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Cereal, ice cream, and irrational thinking

May 26, 2011

Cereal is amazing. As a kid I used to read the boxes while eating their contents, a habit that lingers from time to time when the opportunity presents itself — except it doesn’t present itself, because cereal in Israel is not only severely limited in terms of selection, but it costs twice as much as I can in good conscience justify paying. My spouse, on the other hand, thinks it’s totally normal to spend just over $8 on a box of cereal that I’m used to getting in a three-for-ten-bucks sale, and is content with only having a dozen or so viable options to choose from, even at giant supermarkets.

I match his extravagance by spending just under $8 on a pint of Ben and Jerry’s from time to time, so it’s not like he’s the only one being irresponsible. That’s just what it costs to eat certain things in Israel. For me, Ben and Jerry’s trumps cereal, though this hierarchy may be different if the frozen yogurt varieties weren’t available in Israel and Rice Chex were. For him, cereal is a non-negotiable part of breakfast, period, and that’s fine.

This makes Passover — a holiday that involves strictly abstaining from and even thoroughly eradicating one’s household of all unleavened foods — in Israel easier than anywhere else. While cereal may be expensive, at least it’s possible to get a completely kosher-for-Passover version, right down to the very last detail:

Kellogg's Cornflakes vs. Israeli kosher-for-Passover cornflakes

Here is all the information about the kosher-for-Passover cereal, in English on one side of the box and in Hebrew on the other:

The kosher-for-Passover explanation, in English and in Hebrew

As you can see, the Passover-kosher cereal “bares a unique shade formulated to rabbinic request”:

The difference in color between regular cereal and paprika'ed cereal

Yes, the kosher-for-Passover cereal is bright red not because it’s made of some weird un-cereal-like kosher-for-Passover ingredients like we originally thought, but because rabbis decided it should be visually distinguishable from the regular version. This ensures that any lingering doubts that the cereal you want to eat during Passover may have somehow accidentally been switched with something you shouldn’t be eating — even though the things you shouldn’t be eating have all literally been burned, scalded, and scoured away, and physically barricaded from stores — are not irrational and unnecessary doubts to be soothed with patient reminders of all those careful preparations, but rather deserving of a law that results in frankly very disgusting-looking breakfast food.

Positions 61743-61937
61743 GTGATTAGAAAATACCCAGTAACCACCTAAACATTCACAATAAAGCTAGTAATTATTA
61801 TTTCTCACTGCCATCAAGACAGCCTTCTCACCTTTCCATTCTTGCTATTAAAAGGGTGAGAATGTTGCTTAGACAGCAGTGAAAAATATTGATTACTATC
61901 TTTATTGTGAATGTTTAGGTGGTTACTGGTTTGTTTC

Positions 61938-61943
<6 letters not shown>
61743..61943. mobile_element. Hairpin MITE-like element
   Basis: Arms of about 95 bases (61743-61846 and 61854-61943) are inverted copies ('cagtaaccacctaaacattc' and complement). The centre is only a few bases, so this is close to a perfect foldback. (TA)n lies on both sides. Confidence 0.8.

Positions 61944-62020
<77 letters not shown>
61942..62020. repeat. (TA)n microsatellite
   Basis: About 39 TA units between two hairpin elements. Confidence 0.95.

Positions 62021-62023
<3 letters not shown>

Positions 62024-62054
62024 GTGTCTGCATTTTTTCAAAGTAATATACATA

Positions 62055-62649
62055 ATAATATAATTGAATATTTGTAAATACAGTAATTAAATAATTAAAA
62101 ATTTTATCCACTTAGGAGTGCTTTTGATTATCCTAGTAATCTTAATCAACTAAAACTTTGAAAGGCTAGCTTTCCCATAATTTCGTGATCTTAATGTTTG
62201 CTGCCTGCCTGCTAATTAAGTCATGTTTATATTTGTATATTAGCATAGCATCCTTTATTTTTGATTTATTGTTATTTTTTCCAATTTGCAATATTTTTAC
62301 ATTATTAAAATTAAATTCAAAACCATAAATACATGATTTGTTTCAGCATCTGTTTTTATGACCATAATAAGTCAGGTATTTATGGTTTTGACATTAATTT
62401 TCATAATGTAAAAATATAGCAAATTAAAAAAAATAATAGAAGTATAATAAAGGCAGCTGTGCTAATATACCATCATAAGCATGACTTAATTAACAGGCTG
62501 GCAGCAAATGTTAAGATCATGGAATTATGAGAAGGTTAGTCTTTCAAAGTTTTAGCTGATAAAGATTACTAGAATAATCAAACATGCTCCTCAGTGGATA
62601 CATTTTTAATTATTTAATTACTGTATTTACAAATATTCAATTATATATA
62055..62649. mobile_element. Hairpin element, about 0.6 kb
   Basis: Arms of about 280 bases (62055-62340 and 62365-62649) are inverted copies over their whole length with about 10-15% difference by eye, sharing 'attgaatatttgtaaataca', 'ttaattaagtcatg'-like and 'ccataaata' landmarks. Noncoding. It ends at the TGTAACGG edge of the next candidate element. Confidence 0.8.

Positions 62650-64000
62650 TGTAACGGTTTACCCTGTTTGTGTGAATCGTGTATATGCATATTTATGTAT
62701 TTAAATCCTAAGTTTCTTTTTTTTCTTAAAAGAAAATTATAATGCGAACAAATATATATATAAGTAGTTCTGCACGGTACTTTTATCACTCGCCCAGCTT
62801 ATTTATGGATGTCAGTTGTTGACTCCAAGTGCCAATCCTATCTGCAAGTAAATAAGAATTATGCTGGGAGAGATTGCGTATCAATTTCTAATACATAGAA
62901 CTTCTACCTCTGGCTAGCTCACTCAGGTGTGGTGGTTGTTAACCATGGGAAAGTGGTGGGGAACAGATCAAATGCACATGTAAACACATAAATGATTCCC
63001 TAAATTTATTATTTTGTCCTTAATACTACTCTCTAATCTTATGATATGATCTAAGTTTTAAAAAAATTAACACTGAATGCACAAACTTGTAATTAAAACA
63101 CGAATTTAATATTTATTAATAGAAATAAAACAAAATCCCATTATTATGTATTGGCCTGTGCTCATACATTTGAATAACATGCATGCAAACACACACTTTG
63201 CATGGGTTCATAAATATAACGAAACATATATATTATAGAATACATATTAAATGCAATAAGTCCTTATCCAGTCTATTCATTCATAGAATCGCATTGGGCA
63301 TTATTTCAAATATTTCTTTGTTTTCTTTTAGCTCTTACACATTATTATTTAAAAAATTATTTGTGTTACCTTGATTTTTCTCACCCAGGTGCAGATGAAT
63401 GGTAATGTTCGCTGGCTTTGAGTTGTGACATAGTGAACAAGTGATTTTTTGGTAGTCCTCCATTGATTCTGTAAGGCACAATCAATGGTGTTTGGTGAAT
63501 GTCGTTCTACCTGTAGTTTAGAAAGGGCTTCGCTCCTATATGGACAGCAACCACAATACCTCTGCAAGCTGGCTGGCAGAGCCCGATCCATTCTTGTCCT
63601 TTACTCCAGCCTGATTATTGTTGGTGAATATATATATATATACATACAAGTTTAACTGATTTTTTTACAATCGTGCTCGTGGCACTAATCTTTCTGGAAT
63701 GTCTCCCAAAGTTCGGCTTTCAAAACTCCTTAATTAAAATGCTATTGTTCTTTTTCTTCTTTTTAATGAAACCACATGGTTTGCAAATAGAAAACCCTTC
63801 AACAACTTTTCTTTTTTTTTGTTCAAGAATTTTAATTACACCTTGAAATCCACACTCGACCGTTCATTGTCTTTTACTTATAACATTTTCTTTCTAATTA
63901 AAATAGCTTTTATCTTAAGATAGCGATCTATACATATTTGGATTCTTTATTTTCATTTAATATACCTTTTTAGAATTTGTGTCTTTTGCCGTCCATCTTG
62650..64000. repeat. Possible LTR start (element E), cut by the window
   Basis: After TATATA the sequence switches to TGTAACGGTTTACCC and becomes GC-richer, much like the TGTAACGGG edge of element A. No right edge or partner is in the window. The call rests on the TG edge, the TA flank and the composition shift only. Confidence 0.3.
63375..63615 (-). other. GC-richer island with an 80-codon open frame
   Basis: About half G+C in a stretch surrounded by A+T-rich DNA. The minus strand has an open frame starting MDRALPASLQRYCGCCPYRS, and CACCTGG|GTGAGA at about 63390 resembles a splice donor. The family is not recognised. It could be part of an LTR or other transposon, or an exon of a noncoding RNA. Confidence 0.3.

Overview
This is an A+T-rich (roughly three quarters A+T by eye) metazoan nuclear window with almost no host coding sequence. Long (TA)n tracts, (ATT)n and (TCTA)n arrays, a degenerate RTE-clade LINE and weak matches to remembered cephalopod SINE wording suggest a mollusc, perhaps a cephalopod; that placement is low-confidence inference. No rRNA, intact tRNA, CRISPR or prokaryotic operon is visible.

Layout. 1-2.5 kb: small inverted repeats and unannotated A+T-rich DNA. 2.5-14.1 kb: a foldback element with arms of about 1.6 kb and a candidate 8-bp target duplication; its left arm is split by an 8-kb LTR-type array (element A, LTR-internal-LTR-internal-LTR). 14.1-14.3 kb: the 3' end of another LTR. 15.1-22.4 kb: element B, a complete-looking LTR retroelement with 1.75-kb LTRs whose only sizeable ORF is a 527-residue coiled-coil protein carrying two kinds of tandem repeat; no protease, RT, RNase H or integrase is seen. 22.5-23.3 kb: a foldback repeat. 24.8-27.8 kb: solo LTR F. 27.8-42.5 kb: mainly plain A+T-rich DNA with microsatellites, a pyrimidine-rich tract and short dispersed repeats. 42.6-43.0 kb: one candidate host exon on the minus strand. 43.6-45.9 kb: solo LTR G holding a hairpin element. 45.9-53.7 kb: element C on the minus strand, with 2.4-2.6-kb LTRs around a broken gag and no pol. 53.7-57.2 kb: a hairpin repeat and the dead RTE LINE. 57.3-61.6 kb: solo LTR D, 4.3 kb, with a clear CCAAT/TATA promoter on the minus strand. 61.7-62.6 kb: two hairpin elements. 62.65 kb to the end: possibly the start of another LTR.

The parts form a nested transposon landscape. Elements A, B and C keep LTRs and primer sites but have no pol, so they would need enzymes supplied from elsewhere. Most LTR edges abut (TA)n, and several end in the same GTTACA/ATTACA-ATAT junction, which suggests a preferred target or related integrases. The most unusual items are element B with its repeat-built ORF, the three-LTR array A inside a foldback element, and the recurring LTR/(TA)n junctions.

Which explains why it’s still sitting on the shelf in our kitchen so long after Passover.

4 Comments leave one →
  1. Christopher Cotrell permalink
    May 27, 2011 3:19 am

    How do Jews who like to bake keep sourdough starter? Do they have to sell it to Gentiles during Passover?

    • May 27, 2011 10:05 am

      Yes, that’s the standard practice for those religious enough to insist on ridding their houses of all chametz (leavened things and things that may have been touched by leavened things and either can’t be cleaned or there’s no time to clean). This includes alcohol collections, baby strollers, and a lot of other things that I never thought of before — and there’s always the risk that the gentile may not want to give it back:


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